In 1947, there were four areas in Arkansas where
total income more than tripled since 1939. Areas 1
and 8 owed their gains largely to improvements in
farm income. In areas 10 and 11, payrolls more
than tripled. The lead of Fayetteville is even more
impressive in terms of per capita income, for the
area, in spite of its large income gains, actually lost
10 per cent of its resident population during the
last decade. A very much larger income thus
accrued to a smaller number of recipients, increas­
ing per capita income by 265 per cent. Areas 8, 10,
11 had population gains, and per capita income
therefore increased at a somewhat smaller rate.
Population in Little Rock advanced by 26 per cent,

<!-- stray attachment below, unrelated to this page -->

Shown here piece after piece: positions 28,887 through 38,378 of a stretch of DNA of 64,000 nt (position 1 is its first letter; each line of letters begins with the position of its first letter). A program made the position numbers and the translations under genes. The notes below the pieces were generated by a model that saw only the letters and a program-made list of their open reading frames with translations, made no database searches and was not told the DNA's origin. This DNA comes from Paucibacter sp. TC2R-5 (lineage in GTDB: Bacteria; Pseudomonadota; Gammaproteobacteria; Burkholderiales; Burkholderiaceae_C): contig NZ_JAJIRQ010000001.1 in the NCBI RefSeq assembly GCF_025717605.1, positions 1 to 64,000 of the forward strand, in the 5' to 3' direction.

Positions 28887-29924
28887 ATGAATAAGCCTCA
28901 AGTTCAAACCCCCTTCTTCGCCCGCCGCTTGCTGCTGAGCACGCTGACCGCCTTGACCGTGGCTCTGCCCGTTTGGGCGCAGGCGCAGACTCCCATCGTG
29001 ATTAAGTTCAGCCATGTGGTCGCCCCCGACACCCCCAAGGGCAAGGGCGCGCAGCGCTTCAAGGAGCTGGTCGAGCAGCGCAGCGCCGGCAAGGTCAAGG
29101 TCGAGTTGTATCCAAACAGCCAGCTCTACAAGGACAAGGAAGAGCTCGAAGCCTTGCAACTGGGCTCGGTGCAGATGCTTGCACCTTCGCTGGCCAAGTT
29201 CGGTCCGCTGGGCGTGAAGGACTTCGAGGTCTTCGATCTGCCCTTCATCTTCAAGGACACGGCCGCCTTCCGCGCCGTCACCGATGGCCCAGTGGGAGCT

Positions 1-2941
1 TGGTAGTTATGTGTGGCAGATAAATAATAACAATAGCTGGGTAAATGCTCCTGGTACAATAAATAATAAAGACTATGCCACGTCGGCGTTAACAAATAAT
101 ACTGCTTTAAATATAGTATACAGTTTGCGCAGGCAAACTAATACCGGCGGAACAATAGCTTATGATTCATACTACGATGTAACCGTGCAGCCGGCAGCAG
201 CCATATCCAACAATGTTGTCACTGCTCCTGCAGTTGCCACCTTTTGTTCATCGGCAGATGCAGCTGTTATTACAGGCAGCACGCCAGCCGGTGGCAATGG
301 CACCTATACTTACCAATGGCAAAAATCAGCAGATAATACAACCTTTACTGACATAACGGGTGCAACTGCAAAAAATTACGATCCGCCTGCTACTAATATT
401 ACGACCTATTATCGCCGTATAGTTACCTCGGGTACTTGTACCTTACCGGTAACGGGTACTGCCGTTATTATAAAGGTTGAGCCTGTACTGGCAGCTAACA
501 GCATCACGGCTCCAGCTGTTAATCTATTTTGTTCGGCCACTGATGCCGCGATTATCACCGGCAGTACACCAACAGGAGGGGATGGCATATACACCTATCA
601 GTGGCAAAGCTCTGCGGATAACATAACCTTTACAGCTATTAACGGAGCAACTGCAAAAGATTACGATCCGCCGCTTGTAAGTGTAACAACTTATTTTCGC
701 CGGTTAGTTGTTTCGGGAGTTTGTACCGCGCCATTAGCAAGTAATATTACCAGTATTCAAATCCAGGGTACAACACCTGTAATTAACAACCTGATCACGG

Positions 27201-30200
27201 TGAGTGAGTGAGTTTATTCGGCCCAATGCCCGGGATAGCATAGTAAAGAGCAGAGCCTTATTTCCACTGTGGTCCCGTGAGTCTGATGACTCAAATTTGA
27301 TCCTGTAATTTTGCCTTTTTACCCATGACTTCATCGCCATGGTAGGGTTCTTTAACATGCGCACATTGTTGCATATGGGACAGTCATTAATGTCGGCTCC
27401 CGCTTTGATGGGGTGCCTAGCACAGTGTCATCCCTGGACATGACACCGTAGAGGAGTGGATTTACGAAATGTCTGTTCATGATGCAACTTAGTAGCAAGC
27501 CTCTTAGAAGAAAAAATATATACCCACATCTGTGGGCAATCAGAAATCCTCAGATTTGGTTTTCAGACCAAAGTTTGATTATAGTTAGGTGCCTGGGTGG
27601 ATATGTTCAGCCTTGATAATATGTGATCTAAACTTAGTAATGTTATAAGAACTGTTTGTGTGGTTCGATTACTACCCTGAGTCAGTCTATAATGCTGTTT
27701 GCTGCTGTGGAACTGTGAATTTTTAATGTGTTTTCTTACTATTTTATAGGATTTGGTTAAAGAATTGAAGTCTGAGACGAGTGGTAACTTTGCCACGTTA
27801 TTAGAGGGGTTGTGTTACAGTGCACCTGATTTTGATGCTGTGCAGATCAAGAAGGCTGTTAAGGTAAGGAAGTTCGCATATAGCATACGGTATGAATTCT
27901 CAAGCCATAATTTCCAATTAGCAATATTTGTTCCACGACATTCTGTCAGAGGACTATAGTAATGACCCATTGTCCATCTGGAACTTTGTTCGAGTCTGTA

more than in any other area of the two district
states, leading to a more moderate growth in per
capita income.
Total income gains of 180 to 199 per cent were
recorded for three other areas in Arkansas and on^
area in Missouri. Arkansas areas 5 and 12 tripled
payrolls, indicative of the industrial growth in Fort
Smith and Pine Bluff. An interesting difference
in terms of per capita income for these two areas
should be noted, however. Fort Smith lost ,8 per
cent of its population and therefore more than
tripled its per capita income. Pine Bluff gained
13 per cent in population and thus showed a more
modest per capita income gain. Arkansas area 14
and Missouri area 7 more than tripled farm income,
reflecting, just as Arkansas area 8 mentioned above,
the great gains of the Cotton Delta.
Leading all other Missouri areas in terms of total
income growth from 1939 to 1947 was St. Louis,
largely reflecting a gain in payrolls of 177 per cent.

Because St. Louis also recorded the largest popula­